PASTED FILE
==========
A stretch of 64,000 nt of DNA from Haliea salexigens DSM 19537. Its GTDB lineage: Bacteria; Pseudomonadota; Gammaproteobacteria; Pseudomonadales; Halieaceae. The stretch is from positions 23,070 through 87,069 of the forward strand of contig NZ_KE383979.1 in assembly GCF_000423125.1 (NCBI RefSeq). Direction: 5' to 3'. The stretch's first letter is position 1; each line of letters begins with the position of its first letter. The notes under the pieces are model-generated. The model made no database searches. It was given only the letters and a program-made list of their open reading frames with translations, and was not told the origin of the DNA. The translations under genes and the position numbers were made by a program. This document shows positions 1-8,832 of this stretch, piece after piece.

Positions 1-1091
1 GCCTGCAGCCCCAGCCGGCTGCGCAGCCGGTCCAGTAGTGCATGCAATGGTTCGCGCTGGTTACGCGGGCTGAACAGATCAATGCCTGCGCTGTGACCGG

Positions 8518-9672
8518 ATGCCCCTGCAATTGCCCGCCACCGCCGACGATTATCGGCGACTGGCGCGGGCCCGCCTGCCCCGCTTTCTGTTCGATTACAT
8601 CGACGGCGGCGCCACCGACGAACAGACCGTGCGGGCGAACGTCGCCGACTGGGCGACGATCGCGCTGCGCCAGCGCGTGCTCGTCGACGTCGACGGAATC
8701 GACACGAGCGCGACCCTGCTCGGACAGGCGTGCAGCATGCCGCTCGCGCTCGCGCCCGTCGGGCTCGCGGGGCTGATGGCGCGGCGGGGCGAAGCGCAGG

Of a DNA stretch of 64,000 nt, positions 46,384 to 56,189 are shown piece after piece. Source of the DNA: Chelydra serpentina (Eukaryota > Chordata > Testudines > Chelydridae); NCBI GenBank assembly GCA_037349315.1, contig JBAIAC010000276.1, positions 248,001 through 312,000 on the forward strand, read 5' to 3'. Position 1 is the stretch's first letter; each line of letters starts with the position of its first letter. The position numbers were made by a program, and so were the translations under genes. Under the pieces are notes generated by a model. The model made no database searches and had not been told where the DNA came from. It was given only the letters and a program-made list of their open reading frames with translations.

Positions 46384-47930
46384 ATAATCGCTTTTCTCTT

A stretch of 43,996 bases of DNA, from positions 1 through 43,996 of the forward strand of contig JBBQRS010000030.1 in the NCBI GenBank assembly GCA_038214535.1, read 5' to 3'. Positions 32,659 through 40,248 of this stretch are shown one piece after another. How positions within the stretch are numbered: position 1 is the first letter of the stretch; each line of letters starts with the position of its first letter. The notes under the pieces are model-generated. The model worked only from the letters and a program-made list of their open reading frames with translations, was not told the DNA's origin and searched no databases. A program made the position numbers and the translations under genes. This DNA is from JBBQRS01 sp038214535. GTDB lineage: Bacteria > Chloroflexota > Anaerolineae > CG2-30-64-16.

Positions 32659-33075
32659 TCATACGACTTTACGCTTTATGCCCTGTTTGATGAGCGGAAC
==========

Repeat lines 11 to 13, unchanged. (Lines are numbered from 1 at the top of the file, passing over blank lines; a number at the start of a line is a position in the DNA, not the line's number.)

A stretch of 43,996 bases of DNA, from positions 1 through 43,996 of the forward strand of contig JBBQRS010000030.1 in the NCBI GenBank assembly GCA_038214535.1, read 5' to 3'. Positions 32,659 through 40,248 of this stretch are shown one piece after another. How positions within the stretch are numbered: position 1 is the first letter of the stretch; each line of letters starts with the position of its first letter. The notes under the pieces are model-generated. The model worked only from the letters and a program-made list of their open reading frames with translations, was not told the DNA's origin and searched no databases. A program made the position numbers and the translations under genes. This DNA is from JBBQRS01 sp038214535. GTDB lineage: Bacteria > Chloroflexota > Anaerolineae > CG2-30-64-16.

Positions 32659-33075
32659 TCATACGACTTTACGCTTTATGCCCTGTTTGATGAGCGGAAC